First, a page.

After claiming that Binge On, T-Mobile’s new optional service that delivers video in 480p resolution and zero-rates the streams of dozens of OTT partners, was akin to “throttling,” YouTube has partnered up after T-Mobile altered some elements of the program.
In a blog post about YouTube’s decision to join Binge On, Christian Kleinerman, product management director at YouTube acknowledged that the initial implementation of T-Mobile’s program “raised questions from both users and video services, including YouTube” and that it though users needed more help understanding how the program worked.
YouTube, Kleinerman said, has agreed to join the program after T-Mobile improved “notice and choice for users,” including an easier way to toggle the service on and off (they can switch settings via an SMS short code and with two clicks from the T-Mobile app and one click from the my.tmobile.com site, for instance).
“Any user can toggle Binge On off and on, and the change will take effect within minutes -- which significantly improves the user experience,” Kleinerman noted.
YouTube has also had issues that video services weren’t given a choice whether their streams would be managed by T-Mobile if they didn’t join the program.
“Going forward, any video service meeting traffic-identification requirements (opens in new tab) will be able to opt-out, and T-Mobile will stop including them in the Binge On program and will no longer modify their video streams,” the YouTube exec said, adding that T-Mobile will also be working with video services that want to optimize their own streams using an average data rate limit.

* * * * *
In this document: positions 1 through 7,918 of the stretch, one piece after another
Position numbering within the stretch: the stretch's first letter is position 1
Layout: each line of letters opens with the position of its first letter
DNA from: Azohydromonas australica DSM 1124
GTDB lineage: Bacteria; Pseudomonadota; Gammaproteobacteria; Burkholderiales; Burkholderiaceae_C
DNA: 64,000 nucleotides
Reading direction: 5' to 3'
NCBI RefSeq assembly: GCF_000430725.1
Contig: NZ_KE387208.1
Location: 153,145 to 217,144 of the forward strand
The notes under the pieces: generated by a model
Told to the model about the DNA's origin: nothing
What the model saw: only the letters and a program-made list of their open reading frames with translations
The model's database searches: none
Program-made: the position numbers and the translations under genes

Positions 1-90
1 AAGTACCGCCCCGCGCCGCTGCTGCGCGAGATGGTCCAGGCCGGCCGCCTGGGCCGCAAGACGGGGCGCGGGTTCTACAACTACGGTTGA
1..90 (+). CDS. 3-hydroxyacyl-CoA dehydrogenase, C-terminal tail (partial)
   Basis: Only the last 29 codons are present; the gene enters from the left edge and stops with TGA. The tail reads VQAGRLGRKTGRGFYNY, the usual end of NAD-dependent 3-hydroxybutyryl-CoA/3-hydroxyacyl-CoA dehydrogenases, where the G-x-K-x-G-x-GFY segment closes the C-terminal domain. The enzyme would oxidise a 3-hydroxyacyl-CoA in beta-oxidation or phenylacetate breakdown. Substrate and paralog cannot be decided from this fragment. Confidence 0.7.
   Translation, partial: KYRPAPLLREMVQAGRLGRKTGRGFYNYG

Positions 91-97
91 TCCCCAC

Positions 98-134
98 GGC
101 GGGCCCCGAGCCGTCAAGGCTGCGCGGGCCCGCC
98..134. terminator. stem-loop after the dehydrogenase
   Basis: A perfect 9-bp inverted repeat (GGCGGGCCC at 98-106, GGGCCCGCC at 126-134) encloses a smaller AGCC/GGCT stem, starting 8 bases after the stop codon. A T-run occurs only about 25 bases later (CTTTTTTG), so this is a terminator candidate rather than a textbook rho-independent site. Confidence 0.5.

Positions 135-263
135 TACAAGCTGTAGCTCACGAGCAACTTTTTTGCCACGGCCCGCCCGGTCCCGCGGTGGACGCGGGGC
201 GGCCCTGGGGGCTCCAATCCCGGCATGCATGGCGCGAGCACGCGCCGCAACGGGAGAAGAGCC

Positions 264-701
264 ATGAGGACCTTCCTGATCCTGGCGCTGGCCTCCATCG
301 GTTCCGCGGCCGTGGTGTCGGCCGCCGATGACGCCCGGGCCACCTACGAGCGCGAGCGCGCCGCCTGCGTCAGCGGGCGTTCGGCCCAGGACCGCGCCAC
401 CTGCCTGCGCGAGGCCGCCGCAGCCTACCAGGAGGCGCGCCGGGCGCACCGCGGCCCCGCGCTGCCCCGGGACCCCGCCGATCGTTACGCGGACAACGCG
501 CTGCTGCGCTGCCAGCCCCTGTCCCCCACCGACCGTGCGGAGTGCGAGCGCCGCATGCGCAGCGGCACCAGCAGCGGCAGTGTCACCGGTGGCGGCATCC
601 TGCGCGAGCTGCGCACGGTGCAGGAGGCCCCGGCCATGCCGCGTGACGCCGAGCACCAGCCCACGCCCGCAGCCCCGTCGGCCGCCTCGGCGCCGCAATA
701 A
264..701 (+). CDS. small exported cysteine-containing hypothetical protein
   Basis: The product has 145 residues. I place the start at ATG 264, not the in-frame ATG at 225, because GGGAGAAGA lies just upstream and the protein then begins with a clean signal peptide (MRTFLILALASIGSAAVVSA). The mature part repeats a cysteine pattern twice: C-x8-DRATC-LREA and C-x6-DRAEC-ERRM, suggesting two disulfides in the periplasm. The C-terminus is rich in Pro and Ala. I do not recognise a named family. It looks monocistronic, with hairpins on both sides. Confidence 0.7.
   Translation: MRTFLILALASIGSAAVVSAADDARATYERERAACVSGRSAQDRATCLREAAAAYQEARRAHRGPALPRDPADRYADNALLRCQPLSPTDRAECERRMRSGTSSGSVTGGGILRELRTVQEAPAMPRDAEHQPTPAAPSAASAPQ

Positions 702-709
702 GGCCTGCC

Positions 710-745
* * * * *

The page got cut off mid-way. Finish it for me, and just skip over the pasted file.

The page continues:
As a result, he said, YouTube as well as Google Play Movies and TV are both participating in Binge On, meaning those streams won’t count against data caps for users who have the option enabled.
T-Mobile shed more light on these new policies, noting that video providers that want to exclude their content from Binge On need to email the company (email@example.com) and “meet straightforward technical criteria” that lets T-Mobile can identify their video streams reliably.
T-Mobile also confirmed that it’s working with OTT providers to enable them to manage their own video streams. “Instead of T-Mobile’s systems optimizing video, the video provider will automatically stream a mobile-optimized video when a T-Mobile customer with Binge On activated begins streaming.” YouTube is one of the first to use this option, it said.
T-Mobile, which has steadfastly maintained that Binge On falls within the scope of the FCC’s new open Internet rules since launching it last November, also announced several new partners for the program: Baeble Music, Discovery GO, ESNE TV, FilmOn.TV, Fox Business, KlowdTV, and Red Bull TV.
The wireless services provider said more than 50 video providers are on board with Binge On, and that more than 57 million gigabits (or 57 petabytes) of data has been streamed without counting toward data caps.
Others Binge On supporters include Hulu, Netflix, Starz, HBO, Showtime, Vudu, Sling TV, A&E, Lifetime, History, PlayStation Vue, Tennis Channel Anywhere, FuboTV, Kidoodle TV, Curiosity Stream, Fandor, Newsy, ODK Media, and Lifetime Movie Club. The full list is available here. (opens in new tab)
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